Corporate America’s bamboo ceiling

The time has come to break the “bamboo ceiling” in corporate America. Similar to the glass ceiling that exists for many women in the workplace, the bamboo ceiling is felt by Asian Americans seeking leadership positions within America’s most successful companies.

Despite the achievements and contributions of Asian Americans, we are significantly underrepresented in corporate leadership. Asian Americans and Pacific Islanders (AAPI) are the fastest growing ethnic group in the U.S., but are being appointed to corporate boards at a paltry rate. According to Heidrick & Struggles Board Monitor, Asian American Directors accounted for only 4.8% of new appointments in 2015. At this rate, how will we ever catch up?

{mosads}Asian American success is often impeded by the “model minority myth,” the false stereotype that we exist in a monolithic community defined by graduate degrees, affluence, and success. In reality, there is inequality across the range of AAPI subgroups; many families have low incomes and struggle financially. The model minority myth contributes to the existence of the bamboo ceiling. It is a fallacy that AAPIs do not need access to opportunities, because they are already successful enough.

The bamboo ceiling contributes to keeping AAPIs in middle management. We are successful at joining companies at entry and mid-level positions, but are underrepresented at senior levels. This is known as the leadership “pipeline” problem. Pipeline issues are self-perpetuating because most boards strongly prefer candidates with prior board or CEO experience, making the pool of AAPI candidates even smaller.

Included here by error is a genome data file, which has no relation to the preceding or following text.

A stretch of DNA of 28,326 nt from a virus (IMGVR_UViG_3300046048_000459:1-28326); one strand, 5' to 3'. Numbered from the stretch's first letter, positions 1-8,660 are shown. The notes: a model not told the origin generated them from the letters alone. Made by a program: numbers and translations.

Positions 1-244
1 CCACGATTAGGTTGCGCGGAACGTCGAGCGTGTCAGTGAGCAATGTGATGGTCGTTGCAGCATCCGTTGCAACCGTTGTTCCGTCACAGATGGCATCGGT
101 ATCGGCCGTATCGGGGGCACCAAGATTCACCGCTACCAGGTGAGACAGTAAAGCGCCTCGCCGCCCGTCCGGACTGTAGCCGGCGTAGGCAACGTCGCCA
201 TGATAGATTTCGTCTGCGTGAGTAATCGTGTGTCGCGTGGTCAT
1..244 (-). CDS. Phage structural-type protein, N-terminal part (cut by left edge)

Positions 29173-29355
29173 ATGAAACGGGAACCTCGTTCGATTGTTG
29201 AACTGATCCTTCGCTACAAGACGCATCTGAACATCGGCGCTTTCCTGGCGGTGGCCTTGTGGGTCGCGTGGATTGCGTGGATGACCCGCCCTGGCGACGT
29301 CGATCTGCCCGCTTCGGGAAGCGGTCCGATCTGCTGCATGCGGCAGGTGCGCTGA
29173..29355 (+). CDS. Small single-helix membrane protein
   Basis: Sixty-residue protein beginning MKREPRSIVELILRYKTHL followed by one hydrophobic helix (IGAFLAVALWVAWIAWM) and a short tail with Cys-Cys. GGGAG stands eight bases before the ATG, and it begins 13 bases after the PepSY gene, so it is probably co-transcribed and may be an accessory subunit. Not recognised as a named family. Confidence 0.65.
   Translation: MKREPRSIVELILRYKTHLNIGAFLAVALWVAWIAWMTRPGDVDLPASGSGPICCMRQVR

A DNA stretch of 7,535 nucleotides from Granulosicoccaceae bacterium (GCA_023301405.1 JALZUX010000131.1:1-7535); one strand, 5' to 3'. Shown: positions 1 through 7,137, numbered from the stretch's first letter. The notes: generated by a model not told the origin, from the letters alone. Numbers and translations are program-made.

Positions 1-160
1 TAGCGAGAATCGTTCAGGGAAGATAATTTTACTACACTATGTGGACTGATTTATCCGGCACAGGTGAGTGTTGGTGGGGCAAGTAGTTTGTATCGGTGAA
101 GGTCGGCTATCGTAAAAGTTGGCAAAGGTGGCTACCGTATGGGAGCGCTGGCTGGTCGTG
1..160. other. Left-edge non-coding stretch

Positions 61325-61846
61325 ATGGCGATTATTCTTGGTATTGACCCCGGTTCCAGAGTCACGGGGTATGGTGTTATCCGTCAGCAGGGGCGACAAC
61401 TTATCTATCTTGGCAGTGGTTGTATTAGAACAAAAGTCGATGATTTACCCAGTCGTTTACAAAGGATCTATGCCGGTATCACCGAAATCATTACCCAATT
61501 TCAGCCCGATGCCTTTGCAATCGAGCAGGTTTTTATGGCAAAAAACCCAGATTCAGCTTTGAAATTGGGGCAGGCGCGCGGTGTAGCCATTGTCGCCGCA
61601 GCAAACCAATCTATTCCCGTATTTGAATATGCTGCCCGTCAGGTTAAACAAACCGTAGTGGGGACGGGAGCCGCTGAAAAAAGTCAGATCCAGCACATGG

AAPIs make up almost 6% of the U.S. population, but they hold a meager 2.6% of the Fortune 500 board seats, according to Leadership Education for Asian Pacifics. Astonishingly, 77.2% of Fortune 500 companies have no AAPI board representation whatsoever. Even in industries where AAPIs are highly represented, like in Silicon Valley technology companies, they comprise a disproportionately small percentage of leadership. Ascend Foundation reports that AAPIs account for 27.2% of the Silicon Valley workforce, but only 13.9% of the executive and board positions. Corporations bear a responsibility for addressing this disparity and cultivating a pipeline to leadership that allows AAPIs to succeed. 

A commitment to diversity must start at the top and permeate through all levels within a corporation. Presently, the CEOs of Nielsen and Toyota must sign off on executive compensation tied to diversity benchmarks. At New York Life, all of the company’s top-level executives, including the CEO and his direct reports, participate in a mentoring program. The company formally trains mentors on cultural awareness and sponsors high-potential employees from underrepresented groups. Within corporations like Target and Dell, employee resource groups help diverse team members connect and develop relationships. More companies should adopt such models.

It is financially advantageous to have a diverse set of corporate executives. Corporations benefit from the growing strength of the AAPI workforce, but are not offering enough opportunities for growth. Not until more corporations build the pipeline for success and understand the “model minority” myth will the bamboo ceiling break.

Rep. Grace Meng is the first Asian American member of Congress from New York State and the first female Member of Congress from Queens since 1985. 

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